The Human insulin is synthesized by the β cells
of Islets of Langerhans in the pancreas. It is formed of 51 aminoacids which
are arranged in two polypeptide chains, A and B. The polypeptide chain A has 21
amino acids while the polypeptide chain B has 30 amino acids. Both A and B
chains are attached together by disulphide bonds. Insulin controls the levels
of glucose in blood. It facilitates the cellular uptake and utilization of
glucose for the release of energy. Deficiency of insulin leads to diabetes
mellitus which is characterized by increased blood glucose concentration and a
complex of symptoms which may lead to death, if untreated. A continuous program
of insulin dependence is required to treat this deficiency.
In the early years, insulin isolated and
purified from the pancreas of pigs and cows was used to treat diabetic
patients. Due to minor differences in the structure of the animal insulin as
compared to human insulin, it resulted in the occurrence of allergic reactions
in some diabetic patients. Production of insulin by recombinant DNA technology
started in the late 1970s. This technique involved the insertion of human
insulin gene on the plasmids of E.coli. The polypeptide chains are synthesized
as a precursor called pre-pro insulin, which contains A and B segments linked
by a third chain (C) and preceded by a leader sequence. The leader sequence is
removed after translation and the C chain is excised, leaving the A and B
polypeptide chains (Fig. 10.1).
Insulin was the first ever pharmaceutical
product of recombinant DNA technology administered to humans. The approval to
use recombinant insulin for diabetes mellitus was given in 1982. In 1986 human
insulin was marketed under the trade name Humulin.
Best and Banting in 1921, isolated insulin from the pancreatic islets of a dog and demonstrated its effectiveness against diabetes.
Alpha lactalbumin is a protein composed of 123
amino acids and 4 disulphide bridges, with a molecular weight of 14178 Da. In
human milk, α lactalbumin is the most abundant protein comprising 25% of total
protein found in human milk. It is synthesized by the mammary glands. α
lactalbumin binds calcium and zinc ions and possesses bactericidal and anti
Improvement of the nutritional value of cow’s
milk with transgenic expression of recombinant human alpha lactalbumin has been
attempted. Healthy transgenic cows were produced by somatic nuclear transfer,
in which expression of upto 1.55g/L of recombinant human alpha lactalbumin was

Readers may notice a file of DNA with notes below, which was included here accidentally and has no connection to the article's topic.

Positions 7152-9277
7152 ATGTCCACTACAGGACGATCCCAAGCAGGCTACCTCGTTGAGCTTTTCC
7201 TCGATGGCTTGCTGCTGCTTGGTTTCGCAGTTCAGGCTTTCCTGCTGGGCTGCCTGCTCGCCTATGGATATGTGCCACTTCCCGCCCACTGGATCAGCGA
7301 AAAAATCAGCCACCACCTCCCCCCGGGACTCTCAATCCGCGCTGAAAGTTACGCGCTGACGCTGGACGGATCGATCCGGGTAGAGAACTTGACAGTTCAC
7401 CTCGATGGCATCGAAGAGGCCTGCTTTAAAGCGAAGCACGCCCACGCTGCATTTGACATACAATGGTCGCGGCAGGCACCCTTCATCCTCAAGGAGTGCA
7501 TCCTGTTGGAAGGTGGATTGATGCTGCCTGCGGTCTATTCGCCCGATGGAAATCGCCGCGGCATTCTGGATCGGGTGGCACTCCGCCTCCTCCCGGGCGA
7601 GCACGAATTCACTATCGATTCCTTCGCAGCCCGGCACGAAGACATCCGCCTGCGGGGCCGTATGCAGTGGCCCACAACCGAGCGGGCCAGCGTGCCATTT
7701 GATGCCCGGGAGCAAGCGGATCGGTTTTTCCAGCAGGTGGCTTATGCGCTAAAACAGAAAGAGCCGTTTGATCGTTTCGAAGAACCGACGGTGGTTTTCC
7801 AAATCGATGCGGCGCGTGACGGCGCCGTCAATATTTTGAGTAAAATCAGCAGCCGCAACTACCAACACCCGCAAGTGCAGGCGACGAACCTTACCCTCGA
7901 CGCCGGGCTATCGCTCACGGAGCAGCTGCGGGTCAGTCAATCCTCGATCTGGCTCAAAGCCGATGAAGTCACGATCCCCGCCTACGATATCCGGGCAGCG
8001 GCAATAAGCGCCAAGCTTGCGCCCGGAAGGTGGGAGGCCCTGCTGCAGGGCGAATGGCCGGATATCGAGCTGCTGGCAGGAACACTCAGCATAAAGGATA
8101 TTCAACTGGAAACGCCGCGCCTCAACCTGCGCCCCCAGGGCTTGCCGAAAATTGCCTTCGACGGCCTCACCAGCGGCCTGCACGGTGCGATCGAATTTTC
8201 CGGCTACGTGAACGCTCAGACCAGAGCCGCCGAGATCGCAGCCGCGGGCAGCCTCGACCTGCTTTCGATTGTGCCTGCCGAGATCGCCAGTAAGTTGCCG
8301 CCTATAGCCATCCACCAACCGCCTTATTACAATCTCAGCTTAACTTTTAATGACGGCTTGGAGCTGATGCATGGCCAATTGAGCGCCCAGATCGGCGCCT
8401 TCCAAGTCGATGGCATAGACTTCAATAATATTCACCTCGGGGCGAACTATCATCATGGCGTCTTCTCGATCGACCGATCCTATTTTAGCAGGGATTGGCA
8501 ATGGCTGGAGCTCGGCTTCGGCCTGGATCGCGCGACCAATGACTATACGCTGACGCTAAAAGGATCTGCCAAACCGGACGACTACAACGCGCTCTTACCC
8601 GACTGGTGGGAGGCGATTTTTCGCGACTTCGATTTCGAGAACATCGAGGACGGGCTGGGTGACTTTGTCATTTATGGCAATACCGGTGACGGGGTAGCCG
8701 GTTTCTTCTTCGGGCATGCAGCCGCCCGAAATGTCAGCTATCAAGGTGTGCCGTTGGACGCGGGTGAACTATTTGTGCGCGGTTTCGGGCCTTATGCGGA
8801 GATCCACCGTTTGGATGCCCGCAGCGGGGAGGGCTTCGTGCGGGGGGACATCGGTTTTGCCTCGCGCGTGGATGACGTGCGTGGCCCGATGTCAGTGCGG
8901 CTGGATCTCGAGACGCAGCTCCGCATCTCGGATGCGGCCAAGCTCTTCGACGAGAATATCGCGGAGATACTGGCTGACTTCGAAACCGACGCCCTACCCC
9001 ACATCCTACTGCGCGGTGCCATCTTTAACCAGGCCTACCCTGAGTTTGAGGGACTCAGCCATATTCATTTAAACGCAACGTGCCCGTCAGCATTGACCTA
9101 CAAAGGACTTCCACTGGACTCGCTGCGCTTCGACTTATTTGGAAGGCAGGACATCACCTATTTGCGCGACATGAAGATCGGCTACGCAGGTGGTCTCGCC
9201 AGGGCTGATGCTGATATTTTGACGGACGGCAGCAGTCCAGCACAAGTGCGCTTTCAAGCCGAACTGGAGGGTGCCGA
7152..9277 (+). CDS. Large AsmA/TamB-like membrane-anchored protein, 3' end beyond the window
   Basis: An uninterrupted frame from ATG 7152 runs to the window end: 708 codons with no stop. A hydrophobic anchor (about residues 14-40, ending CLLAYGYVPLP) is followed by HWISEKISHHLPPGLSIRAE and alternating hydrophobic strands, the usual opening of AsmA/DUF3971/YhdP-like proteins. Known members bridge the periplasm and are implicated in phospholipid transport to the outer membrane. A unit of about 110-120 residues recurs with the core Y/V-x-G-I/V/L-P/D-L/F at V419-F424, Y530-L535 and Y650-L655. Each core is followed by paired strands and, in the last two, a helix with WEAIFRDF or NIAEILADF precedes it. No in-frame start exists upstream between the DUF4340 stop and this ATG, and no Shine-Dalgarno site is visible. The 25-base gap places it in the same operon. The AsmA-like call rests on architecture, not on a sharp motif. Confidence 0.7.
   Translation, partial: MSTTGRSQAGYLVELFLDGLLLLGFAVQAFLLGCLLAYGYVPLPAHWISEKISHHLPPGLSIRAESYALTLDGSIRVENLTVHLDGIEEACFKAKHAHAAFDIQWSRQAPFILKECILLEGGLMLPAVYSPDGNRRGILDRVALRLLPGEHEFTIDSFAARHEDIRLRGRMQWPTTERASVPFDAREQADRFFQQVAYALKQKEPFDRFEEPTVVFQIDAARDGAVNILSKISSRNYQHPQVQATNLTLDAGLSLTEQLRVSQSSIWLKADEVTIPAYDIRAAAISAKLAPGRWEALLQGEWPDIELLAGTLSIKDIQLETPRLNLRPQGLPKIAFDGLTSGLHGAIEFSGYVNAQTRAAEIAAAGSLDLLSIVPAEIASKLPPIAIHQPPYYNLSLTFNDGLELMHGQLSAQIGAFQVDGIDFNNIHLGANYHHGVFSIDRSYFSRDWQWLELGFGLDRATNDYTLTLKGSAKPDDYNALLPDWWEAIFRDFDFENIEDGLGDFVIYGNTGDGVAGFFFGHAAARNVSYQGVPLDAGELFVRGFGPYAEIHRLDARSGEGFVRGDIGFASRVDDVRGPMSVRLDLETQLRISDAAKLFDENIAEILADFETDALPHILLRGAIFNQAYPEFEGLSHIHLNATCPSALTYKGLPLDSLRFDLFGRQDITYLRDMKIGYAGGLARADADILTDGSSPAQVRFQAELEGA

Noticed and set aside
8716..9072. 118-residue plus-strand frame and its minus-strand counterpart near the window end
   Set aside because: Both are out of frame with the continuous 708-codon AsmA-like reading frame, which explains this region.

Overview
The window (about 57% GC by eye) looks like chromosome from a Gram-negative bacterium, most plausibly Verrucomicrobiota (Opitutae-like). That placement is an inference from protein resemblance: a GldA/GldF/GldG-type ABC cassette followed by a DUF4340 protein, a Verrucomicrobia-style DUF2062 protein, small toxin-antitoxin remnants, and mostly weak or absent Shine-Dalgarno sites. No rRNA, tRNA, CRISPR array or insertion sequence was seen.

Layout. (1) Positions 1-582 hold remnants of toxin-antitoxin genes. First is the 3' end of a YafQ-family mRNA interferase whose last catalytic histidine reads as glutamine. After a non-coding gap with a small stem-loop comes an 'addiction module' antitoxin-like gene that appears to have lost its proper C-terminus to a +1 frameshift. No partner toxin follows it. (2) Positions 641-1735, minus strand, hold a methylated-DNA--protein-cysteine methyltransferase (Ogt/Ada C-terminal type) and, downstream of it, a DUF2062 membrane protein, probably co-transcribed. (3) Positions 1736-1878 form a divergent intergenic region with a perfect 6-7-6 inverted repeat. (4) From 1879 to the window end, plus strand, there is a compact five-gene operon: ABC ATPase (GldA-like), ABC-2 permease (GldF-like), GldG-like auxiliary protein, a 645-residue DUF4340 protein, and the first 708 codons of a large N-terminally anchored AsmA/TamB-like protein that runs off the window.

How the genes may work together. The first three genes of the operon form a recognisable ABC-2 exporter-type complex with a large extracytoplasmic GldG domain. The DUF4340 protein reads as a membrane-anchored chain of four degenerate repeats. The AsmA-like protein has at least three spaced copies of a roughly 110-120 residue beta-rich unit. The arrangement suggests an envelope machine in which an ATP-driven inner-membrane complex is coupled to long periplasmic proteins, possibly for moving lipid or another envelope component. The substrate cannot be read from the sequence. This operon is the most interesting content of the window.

achieved. Similarly transgenic goats were also produced, in which the
expression of Human alpha lactalbumin was about 0.1 to 0.9mg/mL.
Somatic cell nuclear transfer is a technique
for creating a viable embryo from a body cell and an egg cell. This technique
is discussed later in animal cloning.
At about the same time when recombinant insulin
was first made in E. coli, other research groups worked on human growth
hormones somatostatin and somatotropin. These are peptide hormones secreted by
the pituitary gland that helps in the growth and development by increasing the
uptake of amino acids and promoting protein synthesis. Deficiency of human
growth hormone causes dwarfism, which could be treated by injecting hGH
extracted from the human pituitary glands.
Using recombinant DNA technology hGH can be
produced (Fig. 10.2). The gene for hGH is isolated from the human
pituitary gland cells.
The isolated gene is inserted into a plasmid
vector and then is transferred into E. coli. The recombinant E. coli
then starts producing human growth hormone.The recombinant E. coli are isolated
from the culture and mass production of hGH is carried out by fermentation
A recombinant form of human growth hormone
called somatropin is used as a drug to treat growth disorders in children.
You would have studied in your earlier class
that many factors are required for normal blood clotting process and the factor
VIII is one of them. The genes for the formation of factor VIII is located in
the X chromosome. A genetic defect in the synthesis of factor VIII results in
Haemophilia A, a sex-linked disease characterized by prolonged clotting time
and internal bleeding (Refer Chapter 4). Clotting factor VIII isolated from
blood of normal human being was used in the treatment of Haemophilia A.